wine Wednesday: my life as a wine consultant
happy Wine Wednesday! hope you’re swirling and sipping something delicious this evening! filed under things i’ve been doing instead of writing, is a little story i’m finally ready to share here about me coming out of my comfort zone and trying something totally new . . . and what i’ve learned. pop open a bottle and indulge me.
back in February, i went up to Virginia for a bachelorette weekend winery trip. two days with some of my best girlfriends, two great wineries, some amazing wines and food, and a lot of good stories and laughs ensued. on the drive back to Richmond from Charlottesville, one of them mentioned that she’d been to a really fun wine tasting at another friend’s house recently. she said it was like one of the jewelry parties everyone does now, where there was a wine consultant who brought the wine. they did the tasting and then enjoyed the leftovers while everyone placed orders. she said the wine was really good and well priced, and she bought a few bottles. and she finished with you’d be great at that. i was intrigued.
i was on the cusp of taking a new job, expecting it was going to be another unsatisfying way to pass the time until i could figure out how to escape 9-to-5 life all together. but had been interested in doing one of these home selling businesses for a while. i have friends who do Stella & Dot, Chloe & Isabel, Rodan & Fields . . . i wondered was having an & in your brand name a prerequisite for this type of company . . . but every time i thought about venturing into one of these businesses, all i could think was how much jewelry does anyone really need? or how much overpriced face cream does anyone really need? i’m a drugstore girl who pretty much wears one of the same 3 pairs of earrings every single day. i just couldn’t see how it could ever be profitable. but wine. oh yes, wine. everyone always wants to try new wine and speaking from experience, it’s definitely something you pretty much are always needing to buy. this one seemed like a winner.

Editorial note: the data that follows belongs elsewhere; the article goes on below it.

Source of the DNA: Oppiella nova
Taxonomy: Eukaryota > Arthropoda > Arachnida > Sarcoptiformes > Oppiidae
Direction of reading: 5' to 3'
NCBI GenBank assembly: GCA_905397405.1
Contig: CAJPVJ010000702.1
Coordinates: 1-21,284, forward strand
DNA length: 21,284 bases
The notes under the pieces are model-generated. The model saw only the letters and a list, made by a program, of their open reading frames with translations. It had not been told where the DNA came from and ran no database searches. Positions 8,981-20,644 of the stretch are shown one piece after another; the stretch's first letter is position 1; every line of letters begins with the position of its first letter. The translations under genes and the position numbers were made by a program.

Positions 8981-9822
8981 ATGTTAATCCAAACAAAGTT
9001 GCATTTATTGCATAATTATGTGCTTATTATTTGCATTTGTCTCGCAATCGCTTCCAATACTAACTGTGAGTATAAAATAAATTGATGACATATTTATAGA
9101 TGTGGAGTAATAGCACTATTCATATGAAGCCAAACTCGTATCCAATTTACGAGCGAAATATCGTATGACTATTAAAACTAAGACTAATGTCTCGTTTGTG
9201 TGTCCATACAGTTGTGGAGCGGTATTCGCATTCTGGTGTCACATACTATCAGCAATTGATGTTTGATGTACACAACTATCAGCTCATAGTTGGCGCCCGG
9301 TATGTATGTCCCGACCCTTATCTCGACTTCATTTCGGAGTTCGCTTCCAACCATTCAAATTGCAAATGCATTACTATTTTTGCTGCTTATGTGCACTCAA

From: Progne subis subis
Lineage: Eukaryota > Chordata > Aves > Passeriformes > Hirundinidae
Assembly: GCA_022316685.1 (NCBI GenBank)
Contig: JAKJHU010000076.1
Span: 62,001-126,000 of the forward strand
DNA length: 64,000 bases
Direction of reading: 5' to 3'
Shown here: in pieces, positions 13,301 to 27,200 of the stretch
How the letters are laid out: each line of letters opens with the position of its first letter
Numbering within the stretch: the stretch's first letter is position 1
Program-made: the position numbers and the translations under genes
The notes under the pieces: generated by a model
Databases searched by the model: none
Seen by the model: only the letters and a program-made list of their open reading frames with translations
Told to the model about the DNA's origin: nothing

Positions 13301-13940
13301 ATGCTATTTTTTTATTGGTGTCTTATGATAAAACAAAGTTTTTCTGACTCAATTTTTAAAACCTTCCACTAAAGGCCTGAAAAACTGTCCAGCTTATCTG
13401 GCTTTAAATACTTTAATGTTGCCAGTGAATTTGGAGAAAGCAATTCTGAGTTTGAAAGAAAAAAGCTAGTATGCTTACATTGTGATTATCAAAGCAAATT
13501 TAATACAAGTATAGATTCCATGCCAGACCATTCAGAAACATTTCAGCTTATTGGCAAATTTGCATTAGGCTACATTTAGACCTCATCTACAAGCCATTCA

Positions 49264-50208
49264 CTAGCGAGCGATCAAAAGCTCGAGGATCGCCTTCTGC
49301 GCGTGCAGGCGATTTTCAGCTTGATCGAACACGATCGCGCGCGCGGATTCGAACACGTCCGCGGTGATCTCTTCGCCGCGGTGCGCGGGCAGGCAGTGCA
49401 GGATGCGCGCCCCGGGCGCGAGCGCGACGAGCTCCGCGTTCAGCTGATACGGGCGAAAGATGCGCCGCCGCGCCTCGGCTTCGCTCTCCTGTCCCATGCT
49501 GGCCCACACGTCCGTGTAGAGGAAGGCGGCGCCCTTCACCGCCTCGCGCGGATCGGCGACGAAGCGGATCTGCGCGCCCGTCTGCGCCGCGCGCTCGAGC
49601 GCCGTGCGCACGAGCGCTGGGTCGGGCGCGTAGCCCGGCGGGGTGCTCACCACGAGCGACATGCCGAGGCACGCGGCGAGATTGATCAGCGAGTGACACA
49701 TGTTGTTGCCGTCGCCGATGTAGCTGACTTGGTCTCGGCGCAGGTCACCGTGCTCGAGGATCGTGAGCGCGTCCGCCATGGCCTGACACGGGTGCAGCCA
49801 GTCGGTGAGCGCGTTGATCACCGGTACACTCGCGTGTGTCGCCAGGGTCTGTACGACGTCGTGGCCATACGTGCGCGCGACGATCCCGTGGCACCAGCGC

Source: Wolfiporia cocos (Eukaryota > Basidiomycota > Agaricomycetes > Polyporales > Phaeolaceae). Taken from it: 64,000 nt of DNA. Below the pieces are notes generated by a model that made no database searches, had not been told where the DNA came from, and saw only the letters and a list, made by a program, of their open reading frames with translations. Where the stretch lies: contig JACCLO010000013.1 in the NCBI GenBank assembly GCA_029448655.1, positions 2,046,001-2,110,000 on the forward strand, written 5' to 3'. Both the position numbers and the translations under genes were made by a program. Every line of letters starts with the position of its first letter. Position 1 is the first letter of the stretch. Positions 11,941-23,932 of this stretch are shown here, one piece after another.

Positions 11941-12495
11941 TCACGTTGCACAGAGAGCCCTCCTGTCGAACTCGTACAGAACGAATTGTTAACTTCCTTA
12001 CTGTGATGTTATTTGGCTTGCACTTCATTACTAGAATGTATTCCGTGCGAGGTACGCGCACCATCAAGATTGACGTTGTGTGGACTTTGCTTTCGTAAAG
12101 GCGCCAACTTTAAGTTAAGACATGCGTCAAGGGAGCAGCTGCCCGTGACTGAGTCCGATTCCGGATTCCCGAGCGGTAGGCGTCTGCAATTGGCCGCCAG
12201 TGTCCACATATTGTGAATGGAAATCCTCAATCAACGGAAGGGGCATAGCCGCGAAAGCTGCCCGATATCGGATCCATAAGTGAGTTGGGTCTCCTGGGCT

so long story short, i got in touch with WineShop at Home pretty much the minute i got back to Atlanta and started my journey as an independent wine consultant. what that means is that i conduct wine tastings in people’s homes, tell their guests a bit about the wines from a cheatsheet i’m given and create a fun informative atmosphere for a unique girls’ night, guys’ night or date night. people love the shit out of it. and the wine is really good. so i always sell some of it at the end. everyone has a great time and i make bank. what’s not to love?
well, that’s the thing. after only 4 months, i think i’m kind of over it. here’s what i’ve learned:
i like the parts i thought i’d like.
it is totally fun to actually do the tastings. i’m not great at ad-libbing about the different wines yet and pretty much go by the notes i’m given, but i do okay. and i’m having fun with social posts and making graphics for emails and certificates and such. i was pretty sure going in that i would love doing those things. and getting even a small commission check every month certainly doesn’t suck.
i hate the parts i thought i’d hate.
mainly the whole selling thing. and constantly self-promoting and pestering to get the next tasting set up. and those are some pretty damn important parts of being successful in this business.
i have some super-supportive friends.
seriously, i’ve had so many people show interest, host and purchase without much effort on my part, just because they knew i was doing this and wanted to help my small business succeed. pretty awesome.
i don’t love people that much.
honestly. i’m kind of a a high-functioning introvert. don’t get me wrong, anyone who knows me knows i have my moments of being the social butterfly, but it is draining for me to be “on” with people i don’t know . . . especially as a means to an end other than just having a good time. people can also be a pain in the ass. i have enough terrible clients in my day job. i don’t have time or energy for people who won’t commit or don’t know what they want (or want to be difficult). and please. if i have to chase you down for your credit card info, i just can’t.
i’m a homebody at heart.
when it comes down to it, i don’t want to spend as many weekend hours away from my family as it would take to really run with this, book the tastings and build a team. i’ve typically only done 2 tastings a month. i should be doing triple that at least to start building a business with this. and i’ve started getting stressed out about people wanting to schedule in late August and September, when all i want to do is watch football, simmer soup, bake apple cake and continue my push to spend more time writing. and i always try to listen to my gut.